This is probably one of the most difficult steps in the entire procurement lifecycle.
Stopping contract leakage is one of the most difficult tasks in the entire procurement lifecycle. To begin with, you need to understand where the data to be measured is kept. Good luck if you do not have a contract management solution. Once you have a clear idea as to the location of the data, it needs to be looked at on a regular basis in order to insure leakage is not occurring. The question here is what constitutes leakage and how often it should be reviewed such as monthly depending on contract language. Most contract management systems have alerts that can be triggered as frequently as required.
If you had a contract management system, most of the following list speaks too many of areas in which contract leakage can occur and can also be measured. These discrepancies happen in all companies large and small. If you are aware of them, capture them and report on them there is a reasonable possibility of controlling them. Again, you can’t do it without a contract management system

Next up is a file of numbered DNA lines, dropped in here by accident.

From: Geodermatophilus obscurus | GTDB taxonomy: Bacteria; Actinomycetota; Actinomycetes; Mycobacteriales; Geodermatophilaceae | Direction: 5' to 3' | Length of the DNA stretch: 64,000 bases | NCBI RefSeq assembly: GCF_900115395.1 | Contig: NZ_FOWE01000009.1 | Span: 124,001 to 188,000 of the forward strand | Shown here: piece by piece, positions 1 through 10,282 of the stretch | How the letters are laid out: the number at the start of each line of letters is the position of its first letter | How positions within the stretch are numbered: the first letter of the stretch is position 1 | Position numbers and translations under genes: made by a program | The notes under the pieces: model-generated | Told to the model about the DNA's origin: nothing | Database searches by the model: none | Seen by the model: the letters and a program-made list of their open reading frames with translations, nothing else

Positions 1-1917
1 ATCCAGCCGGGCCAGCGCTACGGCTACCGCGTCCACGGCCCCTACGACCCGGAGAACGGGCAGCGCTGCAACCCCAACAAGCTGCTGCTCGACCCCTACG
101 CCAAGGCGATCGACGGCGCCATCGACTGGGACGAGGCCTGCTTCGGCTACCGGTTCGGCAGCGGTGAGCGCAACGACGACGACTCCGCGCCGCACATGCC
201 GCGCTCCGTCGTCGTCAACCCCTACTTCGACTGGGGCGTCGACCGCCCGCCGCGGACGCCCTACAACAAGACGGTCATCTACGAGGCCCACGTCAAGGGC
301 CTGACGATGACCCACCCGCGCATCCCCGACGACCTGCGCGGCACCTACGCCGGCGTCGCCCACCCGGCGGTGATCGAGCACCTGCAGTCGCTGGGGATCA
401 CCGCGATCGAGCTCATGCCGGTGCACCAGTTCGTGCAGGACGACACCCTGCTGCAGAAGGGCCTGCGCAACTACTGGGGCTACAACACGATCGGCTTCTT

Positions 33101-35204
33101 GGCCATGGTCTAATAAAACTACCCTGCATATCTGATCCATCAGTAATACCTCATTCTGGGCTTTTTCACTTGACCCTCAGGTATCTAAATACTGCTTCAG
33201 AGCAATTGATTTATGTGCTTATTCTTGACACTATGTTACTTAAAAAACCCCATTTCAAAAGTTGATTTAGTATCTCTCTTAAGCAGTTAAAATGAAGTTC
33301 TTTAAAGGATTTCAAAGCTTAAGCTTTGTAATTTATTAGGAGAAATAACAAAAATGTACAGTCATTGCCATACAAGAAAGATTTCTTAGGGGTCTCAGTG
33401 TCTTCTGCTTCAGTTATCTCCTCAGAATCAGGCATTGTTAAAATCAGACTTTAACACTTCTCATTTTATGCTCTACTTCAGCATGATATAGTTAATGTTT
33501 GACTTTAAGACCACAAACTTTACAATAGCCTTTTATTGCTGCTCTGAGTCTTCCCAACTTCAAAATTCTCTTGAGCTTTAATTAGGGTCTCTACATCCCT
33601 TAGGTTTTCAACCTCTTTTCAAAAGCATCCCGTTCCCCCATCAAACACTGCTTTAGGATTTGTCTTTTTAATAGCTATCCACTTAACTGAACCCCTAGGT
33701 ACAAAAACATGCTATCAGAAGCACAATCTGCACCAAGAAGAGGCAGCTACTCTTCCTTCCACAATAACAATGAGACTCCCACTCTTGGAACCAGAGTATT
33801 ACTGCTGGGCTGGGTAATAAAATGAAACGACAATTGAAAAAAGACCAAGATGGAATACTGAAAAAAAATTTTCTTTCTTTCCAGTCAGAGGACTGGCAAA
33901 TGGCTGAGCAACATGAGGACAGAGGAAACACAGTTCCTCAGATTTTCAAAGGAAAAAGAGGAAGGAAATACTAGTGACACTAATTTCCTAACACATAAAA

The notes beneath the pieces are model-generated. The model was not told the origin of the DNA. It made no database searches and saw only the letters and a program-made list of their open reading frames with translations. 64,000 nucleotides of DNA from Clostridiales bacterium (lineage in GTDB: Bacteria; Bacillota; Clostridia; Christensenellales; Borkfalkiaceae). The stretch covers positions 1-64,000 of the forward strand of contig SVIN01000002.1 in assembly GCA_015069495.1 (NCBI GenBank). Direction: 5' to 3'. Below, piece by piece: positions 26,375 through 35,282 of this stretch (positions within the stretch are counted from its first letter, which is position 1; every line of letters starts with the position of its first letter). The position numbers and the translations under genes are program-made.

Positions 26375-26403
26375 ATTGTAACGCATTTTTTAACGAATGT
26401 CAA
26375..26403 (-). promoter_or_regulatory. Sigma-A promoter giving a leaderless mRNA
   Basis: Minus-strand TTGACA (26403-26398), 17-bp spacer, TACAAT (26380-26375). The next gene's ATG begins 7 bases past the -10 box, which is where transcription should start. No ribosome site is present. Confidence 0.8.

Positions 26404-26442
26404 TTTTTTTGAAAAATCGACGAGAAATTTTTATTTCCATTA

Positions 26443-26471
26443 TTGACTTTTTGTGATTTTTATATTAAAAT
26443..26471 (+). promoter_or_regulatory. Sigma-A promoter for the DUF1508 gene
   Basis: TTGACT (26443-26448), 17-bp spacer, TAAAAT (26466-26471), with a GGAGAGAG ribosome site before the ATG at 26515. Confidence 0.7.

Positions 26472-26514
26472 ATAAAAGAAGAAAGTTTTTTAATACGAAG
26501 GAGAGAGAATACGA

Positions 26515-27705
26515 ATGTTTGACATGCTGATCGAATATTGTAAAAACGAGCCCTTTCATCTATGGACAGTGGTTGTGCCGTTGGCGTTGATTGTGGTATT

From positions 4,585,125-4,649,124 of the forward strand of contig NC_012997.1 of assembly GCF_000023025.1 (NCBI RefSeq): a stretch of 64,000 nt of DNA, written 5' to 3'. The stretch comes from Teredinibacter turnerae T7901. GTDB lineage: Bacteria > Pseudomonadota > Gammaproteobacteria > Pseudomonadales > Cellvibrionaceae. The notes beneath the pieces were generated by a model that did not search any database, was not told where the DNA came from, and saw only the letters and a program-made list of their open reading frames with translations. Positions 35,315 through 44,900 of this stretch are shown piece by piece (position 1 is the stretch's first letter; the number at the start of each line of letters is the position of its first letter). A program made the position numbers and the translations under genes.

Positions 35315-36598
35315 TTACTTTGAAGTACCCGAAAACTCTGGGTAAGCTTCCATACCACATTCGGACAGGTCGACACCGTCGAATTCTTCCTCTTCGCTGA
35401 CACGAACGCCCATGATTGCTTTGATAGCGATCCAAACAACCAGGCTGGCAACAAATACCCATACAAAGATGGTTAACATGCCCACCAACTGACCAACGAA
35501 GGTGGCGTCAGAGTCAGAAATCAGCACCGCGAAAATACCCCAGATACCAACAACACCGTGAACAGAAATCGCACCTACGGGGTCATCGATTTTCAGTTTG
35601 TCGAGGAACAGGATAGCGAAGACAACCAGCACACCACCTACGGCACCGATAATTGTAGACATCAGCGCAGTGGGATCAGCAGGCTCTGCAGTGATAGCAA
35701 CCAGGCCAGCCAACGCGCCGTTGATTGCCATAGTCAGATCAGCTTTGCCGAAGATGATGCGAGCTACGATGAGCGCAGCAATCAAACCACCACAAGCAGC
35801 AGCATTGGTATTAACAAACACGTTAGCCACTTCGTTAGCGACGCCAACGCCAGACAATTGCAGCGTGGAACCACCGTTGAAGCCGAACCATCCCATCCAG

1. Buying without a contract.
2. Expensing something outside of a contract
3. Having multiple contracts in place:
4. Executing a new agreement when one is already in place
5. Paying a price different from the contract
6. Delivery variances
7. Quality specifications variances
8. Making payments at a prices different from the contract
9. Scope creep of the product or service purchased without change control
10. Resulting Invoice discrepancies
11. Missed volume discounts
12. Insurance discrepancies
13. Shipping discrepancies
14. Expired contracts resulting in price uplift (evergreening)
15. Overtime Violations
16. Material discrepancies
17. Sub Contractor discrepancies
Don’t work hard to drive benefits from your procurement organization and then lose much of what you have gained due to contract leakage. Ask your e-procurement solutions provider how they can help.
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